Before anyone thinks I’ve gone into restaurant reviews, let me stop you right there. If I wrote reviews of food I ate out it would run to no more than a few sentences. It’s less that I am overly easily pleased (although I am fairly easily pleased), more that I run out of things to say about food. I either don’t like it, or I do. I don’t think I have a very sophisticated palate in that I can’t really tell if there is coriander missing in something.
I’m missing that gene.
Really the point of this is more a selfish one. In the same way that my blog now reminds me of things I like to eat and make, this will I hope be a useful repository of places I’ve been that I’ve liked. But it is nice to share good places you’ve been, no?
I don’t live in Bury St Edmunds, which I affectionately call Biddy St Edmunds as the proportion of old biddies (yes, yes, I will be one myself soon) seems to be quite high there and I often seem to have run-ins with them looking at me like I’m going to mug them or not locking the toilet doors in places and then accusing me of trying to burst in on them (“I didn’t lock the door because I was scared of being locked in” happened to me twice, in the space of 20 seconds two weeks ago).
But we don’t live far from there and we visit the Picture House there often, and love it. It’s the closest thing I’ve found to the Barbican cinema, which I used to frequent when I lived near the Barbican in London. Sometimes we escape to the pictures during the day.
This is when and where the proportion of old biddies is really high. Especially if you go on a Wednesday which is market day. Two weeks ago, whilst ‘queuing’ to go into the auditorium, one old biddy turned round and properly screamed when she saw me like that character in Catherine Tate.
The market in Bury is great btw.
We went yesterday and we – my partner and I – got told off for eating our popcorn too loudly by this really grumpy, rude old man. We weren’t, of course. But, for five seconds, we were the young, annoying people. It made our day. We saw Grand Budapest Hotel which we thought was fabulous and afterwards we went to Pea Porridge which is a bit out of the way in a residential bit. But still a very short walk from the centre.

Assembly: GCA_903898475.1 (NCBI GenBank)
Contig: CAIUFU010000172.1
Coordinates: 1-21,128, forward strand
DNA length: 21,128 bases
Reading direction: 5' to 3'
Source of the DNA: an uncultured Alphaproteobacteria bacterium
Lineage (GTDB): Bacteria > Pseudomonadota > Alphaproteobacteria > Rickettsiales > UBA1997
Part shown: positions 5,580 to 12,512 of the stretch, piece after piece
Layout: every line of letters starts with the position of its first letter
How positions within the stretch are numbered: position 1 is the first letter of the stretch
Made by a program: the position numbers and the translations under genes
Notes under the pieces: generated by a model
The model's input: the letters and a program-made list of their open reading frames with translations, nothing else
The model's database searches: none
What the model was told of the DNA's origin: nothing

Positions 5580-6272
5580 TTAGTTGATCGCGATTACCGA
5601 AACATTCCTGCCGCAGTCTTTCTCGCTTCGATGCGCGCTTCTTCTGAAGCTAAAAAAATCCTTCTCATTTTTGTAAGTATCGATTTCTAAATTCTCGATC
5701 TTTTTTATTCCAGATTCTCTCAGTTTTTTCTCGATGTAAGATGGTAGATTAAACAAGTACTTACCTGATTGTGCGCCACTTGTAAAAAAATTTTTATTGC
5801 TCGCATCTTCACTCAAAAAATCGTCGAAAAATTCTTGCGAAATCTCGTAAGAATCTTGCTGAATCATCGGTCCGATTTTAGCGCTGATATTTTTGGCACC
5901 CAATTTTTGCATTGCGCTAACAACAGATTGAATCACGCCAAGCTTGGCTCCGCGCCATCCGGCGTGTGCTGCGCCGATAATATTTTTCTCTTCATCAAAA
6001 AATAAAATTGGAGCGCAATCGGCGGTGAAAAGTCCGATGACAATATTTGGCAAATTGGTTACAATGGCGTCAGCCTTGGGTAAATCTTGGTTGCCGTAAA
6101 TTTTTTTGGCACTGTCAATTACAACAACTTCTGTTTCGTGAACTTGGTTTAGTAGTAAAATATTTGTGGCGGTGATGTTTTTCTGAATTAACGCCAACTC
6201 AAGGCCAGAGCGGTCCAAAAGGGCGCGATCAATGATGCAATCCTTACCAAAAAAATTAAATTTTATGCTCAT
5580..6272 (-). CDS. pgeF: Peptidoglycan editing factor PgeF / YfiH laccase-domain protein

I wanted to eat everything on the menu – really rare for me – and we really struggled to choose two things. I had two starters: grilled squid with black risotto rice, the remnants of which you see in the picture up there (no way am I taking pictures of my meals out like a nutcase, this is what was left). My ‘main’ was a starter of grilled venison heart in a salad with some walnuts. For pud I had poached quince with fromage frais and crumbled amaretti which was light and fresh and yummy. Prices, as you’ll see from the menu, aren’t ridiculous and you can have a shot of brandy or something hair-on-chesty, afterwards for under £3 which is super reasonable.
The bread was so good I almost stole some on my way out – an oil-encrusted focaccia. They carbonate their own water here to cut down on packaging and transportation costs. The espresso was spot on.
It was all amazing. Easily the most memorable meal I’ve eaten out in years. This is not a posh formal restaurant, it’s in an old bakery but looks like it’s in two houses knocked together. It’s laid back, great service. Note that it’s not open every day.
I would thoroughly recommend it.
And that’s it.
There was a table of old biddies sitting next to us but their conversation was sprightly and fun. One uttered the great line of “we had a girl stay with us for a while in the attic”.